Effective Visualization of Multi-Dimension Image Data in Python


Multi-dimensional image data is, generally speaking, cumbersome to visualize.

In scientific imaging (or in most imaging areas), multi-dimensional images are very common. The additional dimension could be anything from the physical 3rd dimension ("Z axis"), where 2D images are taken at different depths; to the time dimension, where 2D images are taken at different time intervals; to different channels in scientific imaging instruments such as atomic force microscopes or in RGB images.

We will use seaborn-image, an open source image visualization library in Python based on matplotlib.

It is heavily inspired by the popular seaborn library for statistical visualization


pip install -U seaborn-image

You can find out more about the seaborn-image project on GitHub.

Load sample 3D data

import seaborn_image as isns

cells = isns.load_image("cells")
(256, 256, 60)


We will use ImageGrid from seaborn_image to visualize the data. It will plot a series of images on a grid.

To begin, we will only plot a few selected slices using the slices keyword argument.

g = isns.ImageGrid(cells, slices=[10, 20, 30, 40, 50])

By default, the slices are taken along the last axis. However, we can take them along another dimension using the axis keyword argument.

g = isns.ImageGrid(cells, slices=[10, 20, 30, 40, 50], axis=0)

We can also specify different start/stop points as well as step sizes to take using the start, stop and step parameters, respectively.

In the code below, we are starting with the 10th slice and going up to the 40th slice with steps of 3.

The slices and steps are taken over the last axis if not specified.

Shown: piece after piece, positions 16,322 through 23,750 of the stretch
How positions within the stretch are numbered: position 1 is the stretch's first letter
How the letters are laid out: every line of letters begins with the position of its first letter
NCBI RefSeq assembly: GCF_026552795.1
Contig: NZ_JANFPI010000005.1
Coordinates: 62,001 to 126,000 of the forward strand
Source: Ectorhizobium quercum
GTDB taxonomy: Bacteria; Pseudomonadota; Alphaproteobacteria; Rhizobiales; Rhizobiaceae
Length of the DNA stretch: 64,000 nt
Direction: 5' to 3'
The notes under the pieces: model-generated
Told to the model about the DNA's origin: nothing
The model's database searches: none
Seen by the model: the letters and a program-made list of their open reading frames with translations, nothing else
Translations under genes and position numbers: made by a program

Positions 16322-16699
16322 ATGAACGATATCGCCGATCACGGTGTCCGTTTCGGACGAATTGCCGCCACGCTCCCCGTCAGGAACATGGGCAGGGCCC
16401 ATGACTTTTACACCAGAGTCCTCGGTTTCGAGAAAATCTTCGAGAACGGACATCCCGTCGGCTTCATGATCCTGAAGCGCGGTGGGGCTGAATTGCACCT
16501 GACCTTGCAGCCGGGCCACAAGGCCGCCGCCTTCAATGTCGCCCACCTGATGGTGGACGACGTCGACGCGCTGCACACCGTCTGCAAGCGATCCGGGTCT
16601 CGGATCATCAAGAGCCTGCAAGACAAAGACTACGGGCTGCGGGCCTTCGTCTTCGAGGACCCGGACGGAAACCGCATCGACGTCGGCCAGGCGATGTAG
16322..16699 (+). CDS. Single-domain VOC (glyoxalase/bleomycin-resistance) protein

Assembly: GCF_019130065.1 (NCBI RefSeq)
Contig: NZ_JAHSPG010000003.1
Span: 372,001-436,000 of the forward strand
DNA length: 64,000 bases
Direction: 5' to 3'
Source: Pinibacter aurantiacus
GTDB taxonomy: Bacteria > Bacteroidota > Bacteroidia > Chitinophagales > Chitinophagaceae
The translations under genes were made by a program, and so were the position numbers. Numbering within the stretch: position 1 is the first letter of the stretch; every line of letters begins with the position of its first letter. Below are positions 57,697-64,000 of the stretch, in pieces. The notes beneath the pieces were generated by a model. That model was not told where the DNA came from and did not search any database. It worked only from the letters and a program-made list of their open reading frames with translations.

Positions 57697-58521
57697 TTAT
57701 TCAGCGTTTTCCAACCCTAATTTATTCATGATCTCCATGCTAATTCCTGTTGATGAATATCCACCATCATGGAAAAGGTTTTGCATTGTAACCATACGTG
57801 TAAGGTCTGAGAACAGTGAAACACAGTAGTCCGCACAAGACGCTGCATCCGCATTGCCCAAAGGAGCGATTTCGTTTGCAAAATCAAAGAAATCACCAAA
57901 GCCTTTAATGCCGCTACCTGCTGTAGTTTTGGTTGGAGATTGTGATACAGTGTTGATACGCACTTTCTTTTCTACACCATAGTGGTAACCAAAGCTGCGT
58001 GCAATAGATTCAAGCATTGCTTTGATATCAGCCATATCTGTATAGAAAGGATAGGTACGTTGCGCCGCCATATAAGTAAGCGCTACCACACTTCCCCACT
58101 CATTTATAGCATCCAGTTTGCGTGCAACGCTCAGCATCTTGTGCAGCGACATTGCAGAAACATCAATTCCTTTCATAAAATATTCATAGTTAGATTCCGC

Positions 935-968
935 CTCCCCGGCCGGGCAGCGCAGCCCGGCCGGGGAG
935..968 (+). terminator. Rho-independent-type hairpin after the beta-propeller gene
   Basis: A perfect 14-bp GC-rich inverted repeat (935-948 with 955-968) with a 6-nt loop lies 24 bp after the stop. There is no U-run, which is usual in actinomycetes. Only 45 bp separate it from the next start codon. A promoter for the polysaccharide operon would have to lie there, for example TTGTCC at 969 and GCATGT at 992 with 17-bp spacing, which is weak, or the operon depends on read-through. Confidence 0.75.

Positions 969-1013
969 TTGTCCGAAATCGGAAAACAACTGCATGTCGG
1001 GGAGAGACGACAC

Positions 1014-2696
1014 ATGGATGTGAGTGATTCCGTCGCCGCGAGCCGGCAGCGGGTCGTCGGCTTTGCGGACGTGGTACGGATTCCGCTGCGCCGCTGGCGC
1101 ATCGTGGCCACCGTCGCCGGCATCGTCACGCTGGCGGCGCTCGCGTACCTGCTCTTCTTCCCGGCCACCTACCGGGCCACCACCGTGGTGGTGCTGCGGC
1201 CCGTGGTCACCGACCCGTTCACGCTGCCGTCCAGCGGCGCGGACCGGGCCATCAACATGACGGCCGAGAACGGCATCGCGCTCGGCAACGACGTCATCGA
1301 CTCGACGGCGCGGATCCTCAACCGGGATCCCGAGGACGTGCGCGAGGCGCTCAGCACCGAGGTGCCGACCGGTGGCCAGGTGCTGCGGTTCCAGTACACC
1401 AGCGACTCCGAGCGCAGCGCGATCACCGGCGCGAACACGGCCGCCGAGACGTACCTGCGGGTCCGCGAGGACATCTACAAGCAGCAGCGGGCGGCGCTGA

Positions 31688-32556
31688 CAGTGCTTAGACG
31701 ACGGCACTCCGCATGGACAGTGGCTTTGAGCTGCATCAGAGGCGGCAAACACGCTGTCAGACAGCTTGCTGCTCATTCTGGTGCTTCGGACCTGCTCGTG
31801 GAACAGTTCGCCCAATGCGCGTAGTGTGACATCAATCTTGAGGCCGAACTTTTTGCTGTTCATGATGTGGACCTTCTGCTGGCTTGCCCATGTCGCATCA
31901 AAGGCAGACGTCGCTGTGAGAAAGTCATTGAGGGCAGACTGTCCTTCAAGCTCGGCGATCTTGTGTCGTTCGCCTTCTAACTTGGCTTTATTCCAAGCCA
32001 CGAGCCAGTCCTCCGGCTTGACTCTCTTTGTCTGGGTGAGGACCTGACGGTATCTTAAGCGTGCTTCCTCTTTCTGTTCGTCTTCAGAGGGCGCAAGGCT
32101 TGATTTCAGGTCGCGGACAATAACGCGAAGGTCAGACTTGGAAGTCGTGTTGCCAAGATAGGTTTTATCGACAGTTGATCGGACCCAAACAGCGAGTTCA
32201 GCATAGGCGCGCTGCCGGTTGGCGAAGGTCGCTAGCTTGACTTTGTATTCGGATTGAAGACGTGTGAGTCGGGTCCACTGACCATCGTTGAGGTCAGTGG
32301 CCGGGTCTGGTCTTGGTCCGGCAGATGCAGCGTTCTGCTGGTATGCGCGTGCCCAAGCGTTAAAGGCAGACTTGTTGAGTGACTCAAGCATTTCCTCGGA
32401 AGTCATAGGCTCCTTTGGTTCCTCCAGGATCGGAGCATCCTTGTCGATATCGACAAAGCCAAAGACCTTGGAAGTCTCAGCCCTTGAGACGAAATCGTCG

g = isns.ImageGrid(cells, start=10, stop=40, step=3)

We can also just plot all the images without any indexing or slicing.

g = isns.ImageGrid(cells, cbar=False, height=1, col_wrap=10)

Note - We altered the height of the individual images and the number of image columns.


Finally, we can also apply transformations to the image and visualize it. Here, we will adjust the exposure using the adjust_gamma function from scikit-image.

We can achieve this by passing the function object to the map_func parameter. Additional parameters to the function object can be passed as keyword arguments.

from skimage import exposure

g = isns.ImageGrid(
    map_func=exposure.adjust_gamma,  # function to map
    gamma=0.5,  # additional keyword for `adjust_gamma`

ImageGrid returns a seaborn_image.ImageGrid object and is a figure-level function, i.e. it generates a new matplotlib figure. We can access the figure and all the individual axes using the fig and axes attributes, respectively. This means that for any customizations that are not directly available in seaborn-image (see documentation), we can drop down to matplotlib and use its powerful API.

Overall, as we have seen throughout this post, seaborn-image allows us to be more productive by providing a high-level API for quick, effective and attractive image data visualization.

You can find out more about the seaborn-image project on GitHub.

Thanks for reading!

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